Jackman will also be feted with the Basque festival's Donostia Award for lifetime achievement on 27 September (13), along with Spanish actress Carmen Maura, at the San Sebastian Film Festival.
Past recipients include Oliver Stone, Ewan McGregor, Tommy Lee Jones, John Travolta and Dustin Hoffman.
Step away from the dangerous biopic roles, actors. Check out five Hollywood stars and the career-threatening roles they should never have taken.
1. Naomi Watts as Princess Diana
Yes, Naomi Watts was born in Sussex and raised in Wales, making her kind of British. Yes, Naomi Watts has recently confided to the press that Princess Di has given her the thumbs up to play her in her biopic from beyond the grave. No, it's not ok that a Hollywood actress is playing Britain's most beloved royal figure - and possibly woman, ever - in a film. No matter how winsome her smile, or fizzy her screen reprisal of the world's most adored dead person, Brits are gonna hate.
2. Lindsay Lohan as Elizabeth Taylor
Elizabeth Taylor: screen icon and legend. Lindsay Lohan: troubled star of Freaky Friday and perennial Chateau Marmont squatter. Lohan's ideal starring role is a tired courtroom reality show, playing a strung-out unconvincing 'drama baby.' Who better to play the most beautiful and iconic star, ever? Anyone. Seriously, like...anyone.
3. Amanda Seyfried as Linda Lovelace
Just because Amanda Seyfried's great in it, doesn't mean horny guys aren't watching this movie because it looks a whole lot like porn you can see on a first date.
4. Renee Zellweger as Beatrix Potter
After the passable English accent/ semblance of reality she brought to Bridget Jones, Oscar-winner Renee Zellweger's portrayal of Peter Rabbit's maker comes up hammier than a swimming pool full of gammon. As her hamster-cheeked face twists itself into unimaginable expressions, we're left in no doubt as to what Beatrix Potter's O-face looked like. What's that noise? It's the sound a career makes when it dies. Quick, nominate her for a Golden Globe to revive her. (Yes, that really happened.)
5. John Wayne as Genghis Khan
RKO Radio Pictures
Boy, give the Duke a break. The perennial cowboy tough guy must have twisted himself into knots trying to nail the nuances of playing infamous Mongol leader Genghis Khan in The Conqueror. Nope. He got a bowl cut and a weird wispy moustache and walked, talked and acted juuuust like he did in the Wild West. Bizarre, yes, but this film is so dangerously life-threatening it gets extra points. We're not talking figurative career suicide here. It killed him (probably). Production took place in Utah, downwind from a nuclear test site. 30 years later, almost half the 220-strong film crew had developed the big C. Just saying.
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John Stamos was surrounded by his TV family as he turned 50 on Monday (26Aug13) when the cast of Full House turned out to join in his birthday celebrations. The actor threw a huge Rat Pack-themed bash to mark the milestone at the Sunset Tower Hotel in Los Angeles.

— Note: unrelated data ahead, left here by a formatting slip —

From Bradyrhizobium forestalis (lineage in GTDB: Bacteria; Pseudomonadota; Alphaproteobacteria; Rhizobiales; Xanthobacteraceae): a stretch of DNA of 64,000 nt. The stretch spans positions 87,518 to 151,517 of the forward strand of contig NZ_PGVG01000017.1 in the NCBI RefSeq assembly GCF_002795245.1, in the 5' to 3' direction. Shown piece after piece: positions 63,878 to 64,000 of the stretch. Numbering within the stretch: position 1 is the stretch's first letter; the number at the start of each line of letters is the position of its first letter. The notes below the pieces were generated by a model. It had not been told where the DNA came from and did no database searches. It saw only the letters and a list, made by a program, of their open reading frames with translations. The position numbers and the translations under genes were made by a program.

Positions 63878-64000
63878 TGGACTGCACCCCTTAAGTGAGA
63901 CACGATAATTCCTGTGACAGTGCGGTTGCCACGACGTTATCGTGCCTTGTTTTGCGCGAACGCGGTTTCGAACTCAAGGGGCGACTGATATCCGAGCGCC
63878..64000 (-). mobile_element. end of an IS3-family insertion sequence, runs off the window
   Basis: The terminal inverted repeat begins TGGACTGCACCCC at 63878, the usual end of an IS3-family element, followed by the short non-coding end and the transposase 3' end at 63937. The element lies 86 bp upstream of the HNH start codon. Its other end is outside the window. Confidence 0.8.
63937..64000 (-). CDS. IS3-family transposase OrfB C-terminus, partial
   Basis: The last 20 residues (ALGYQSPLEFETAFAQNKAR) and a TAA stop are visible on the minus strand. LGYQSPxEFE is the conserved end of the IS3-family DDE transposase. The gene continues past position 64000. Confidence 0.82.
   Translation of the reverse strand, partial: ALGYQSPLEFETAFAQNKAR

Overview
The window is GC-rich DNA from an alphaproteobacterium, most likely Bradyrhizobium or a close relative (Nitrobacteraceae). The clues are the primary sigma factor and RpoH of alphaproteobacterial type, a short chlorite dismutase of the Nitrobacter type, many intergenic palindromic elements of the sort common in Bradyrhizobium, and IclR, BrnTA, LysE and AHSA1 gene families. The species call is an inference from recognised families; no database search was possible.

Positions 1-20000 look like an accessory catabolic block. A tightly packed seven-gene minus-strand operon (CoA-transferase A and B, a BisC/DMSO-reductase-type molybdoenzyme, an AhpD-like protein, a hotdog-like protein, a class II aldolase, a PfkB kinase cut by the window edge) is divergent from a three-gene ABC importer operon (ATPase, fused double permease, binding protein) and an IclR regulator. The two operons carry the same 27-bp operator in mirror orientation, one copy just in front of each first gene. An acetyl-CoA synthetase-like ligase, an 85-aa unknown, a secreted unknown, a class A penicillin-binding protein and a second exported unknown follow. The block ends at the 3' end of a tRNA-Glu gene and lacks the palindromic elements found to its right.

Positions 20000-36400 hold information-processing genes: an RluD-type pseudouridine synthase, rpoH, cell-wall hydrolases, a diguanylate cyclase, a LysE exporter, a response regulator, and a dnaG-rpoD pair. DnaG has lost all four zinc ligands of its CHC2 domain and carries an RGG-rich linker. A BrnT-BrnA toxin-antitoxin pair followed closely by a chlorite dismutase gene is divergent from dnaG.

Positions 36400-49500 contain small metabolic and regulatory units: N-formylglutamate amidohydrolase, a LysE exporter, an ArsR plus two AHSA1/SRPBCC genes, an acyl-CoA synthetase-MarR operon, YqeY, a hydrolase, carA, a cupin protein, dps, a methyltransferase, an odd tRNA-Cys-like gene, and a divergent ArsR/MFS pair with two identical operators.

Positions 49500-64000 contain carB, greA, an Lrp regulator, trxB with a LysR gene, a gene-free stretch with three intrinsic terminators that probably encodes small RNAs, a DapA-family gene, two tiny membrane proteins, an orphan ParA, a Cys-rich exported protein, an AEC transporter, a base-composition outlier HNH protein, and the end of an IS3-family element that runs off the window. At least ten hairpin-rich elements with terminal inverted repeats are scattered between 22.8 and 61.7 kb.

His former co-stars Bob Saget, Candace Cameron Bure and Ashley Olsen were all out in force at the party, where Sir Tom Jones took to the stage to sing It's Not Unusual to the birthday boy.
Taking to Twitter.com, he writes, "Had the party of a lifetime Monday night - everyone that is so important in my life was there."
Other stars at the event included members of the Beach Boys and Glee star Darren Criss, who also performed.
Actor/director Terry Jones' plans to reunite his Monty Python pals as aliens in a new movie have fallen flat, according to John Cleese. Jones was hoping to direct Absolutely Anything, and bring his old comedy troupe friends on-board to voice extraterrestrials, but Cleese has revealed the movie project has stalled.
He tells the Los Angeles Times, "The truth is, I don't think any one of us knows what's going on. Terry rang us about 18 months ago and said, 'If we make this movie and I direct it, will you do a voice for it?' As far as I know, everyone said yes, and that's the last we heard about it."
He also fears the film - if it ever happens - will be the only way the Monty Python gang will reteam: "It is too difficult geographically. Dear old Mickey Palin, as I call Michael Palin, is forever travelling. He is always away doing his travel programmes. (Terry) Gilliam is either racing around the world trying to raise money or at film festivals or shooting something. He loves directing films.
"Jonesie (Terry Jones) is always doing the most extraordinary mixture of things. I think a few years ago he was directing an opera in Lisbon about carpet cleaners. And Eric (Idle) is very much based in L.A.
"We only get together occasionally. It's fun when we do. We always say we laugh more when we are together than we really do any other time."